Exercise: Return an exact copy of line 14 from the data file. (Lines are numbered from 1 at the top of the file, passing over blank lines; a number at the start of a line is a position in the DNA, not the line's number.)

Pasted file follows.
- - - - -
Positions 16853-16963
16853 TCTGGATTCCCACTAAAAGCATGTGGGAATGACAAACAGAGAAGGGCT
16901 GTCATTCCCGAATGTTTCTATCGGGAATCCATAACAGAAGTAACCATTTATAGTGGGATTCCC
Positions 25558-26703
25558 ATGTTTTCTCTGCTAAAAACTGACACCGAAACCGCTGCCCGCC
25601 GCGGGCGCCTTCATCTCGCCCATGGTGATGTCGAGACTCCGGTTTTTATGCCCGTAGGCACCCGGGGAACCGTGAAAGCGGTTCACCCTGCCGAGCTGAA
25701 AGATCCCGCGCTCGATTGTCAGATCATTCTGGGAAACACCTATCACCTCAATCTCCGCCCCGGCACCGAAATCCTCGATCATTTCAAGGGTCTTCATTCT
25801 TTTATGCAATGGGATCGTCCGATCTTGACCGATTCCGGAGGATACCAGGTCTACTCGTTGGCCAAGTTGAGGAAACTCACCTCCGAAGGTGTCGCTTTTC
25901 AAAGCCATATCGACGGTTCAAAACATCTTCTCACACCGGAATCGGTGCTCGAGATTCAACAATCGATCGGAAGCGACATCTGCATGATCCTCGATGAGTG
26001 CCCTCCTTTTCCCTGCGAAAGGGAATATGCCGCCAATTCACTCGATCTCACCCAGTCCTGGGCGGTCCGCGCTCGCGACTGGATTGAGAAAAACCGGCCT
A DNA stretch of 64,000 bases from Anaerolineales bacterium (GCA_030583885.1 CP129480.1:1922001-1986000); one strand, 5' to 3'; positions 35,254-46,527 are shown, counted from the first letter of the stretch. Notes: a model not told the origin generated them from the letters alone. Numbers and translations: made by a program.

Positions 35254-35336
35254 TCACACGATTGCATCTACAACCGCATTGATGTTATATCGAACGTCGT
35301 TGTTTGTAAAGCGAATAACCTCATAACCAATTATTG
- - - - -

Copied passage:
35301 TGTTTGTAAAGCGAATAACCTCATAACCAATTATTG